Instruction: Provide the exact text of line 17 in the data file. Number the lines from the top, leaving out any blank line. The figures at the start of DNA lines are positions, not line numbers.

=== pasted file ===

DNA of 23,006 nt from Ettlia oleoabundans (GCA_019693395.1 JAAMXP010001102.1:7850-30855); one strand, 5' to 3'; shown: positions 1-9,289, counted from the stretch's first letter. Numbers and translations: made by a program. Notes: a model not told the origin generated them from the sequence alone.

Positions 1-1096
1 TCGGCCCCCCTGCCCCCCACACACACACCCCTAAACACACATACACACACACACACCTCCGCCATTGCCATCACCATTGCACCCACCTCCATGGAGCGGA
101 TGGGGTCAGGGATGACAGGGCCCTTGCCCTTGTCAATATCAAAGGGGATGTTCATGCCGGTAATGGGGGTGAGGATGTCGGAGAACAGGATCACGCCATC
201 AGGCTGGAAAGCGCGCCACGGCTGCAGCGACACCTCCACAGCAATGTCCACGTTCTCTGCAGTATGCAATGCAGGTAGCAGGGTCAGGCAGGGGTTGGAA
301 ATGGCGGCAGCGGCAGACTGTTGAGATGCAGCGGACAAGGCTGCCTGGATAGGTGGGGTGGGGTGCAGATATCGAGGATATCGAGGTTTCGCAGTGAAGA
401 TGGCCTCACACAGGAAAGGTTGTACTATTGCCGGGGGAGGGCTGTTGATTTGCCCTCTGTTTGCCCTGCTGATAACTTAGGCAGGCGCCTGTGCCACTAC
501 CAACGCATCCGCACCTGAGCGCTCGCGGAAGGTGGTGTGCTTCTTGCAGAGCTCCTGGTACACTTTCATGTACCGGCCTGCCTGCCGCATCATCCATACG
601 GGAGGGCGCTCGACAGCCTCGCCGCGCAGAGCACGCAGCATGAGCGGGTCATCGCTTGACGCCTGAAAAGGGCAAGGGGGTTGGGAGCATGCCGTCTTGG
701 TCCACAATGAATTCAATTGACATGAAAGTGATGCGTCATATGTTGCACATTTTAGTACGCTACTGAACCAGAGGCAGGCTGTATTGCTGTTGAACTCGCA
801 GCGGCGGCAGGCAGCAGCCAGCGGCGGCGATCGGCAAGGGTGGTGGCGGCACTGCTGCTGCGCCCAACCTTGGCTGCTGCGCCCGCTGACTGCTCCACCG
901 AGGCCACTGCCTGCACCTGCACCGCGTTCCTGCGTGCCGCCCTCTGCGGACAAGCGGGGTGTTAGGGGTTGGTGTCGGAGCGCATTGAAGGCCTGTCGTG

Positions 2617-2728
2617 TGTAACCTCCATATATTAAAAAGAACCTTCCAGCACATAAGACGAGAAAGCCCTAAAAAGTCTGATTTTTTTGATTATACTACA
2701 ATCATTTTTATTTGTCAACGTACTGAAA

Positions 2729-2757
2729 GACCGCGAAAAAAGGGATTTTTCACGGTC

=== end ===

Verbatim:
2729 GACCGCGAAAAAAGGGATTTTTCACGGTC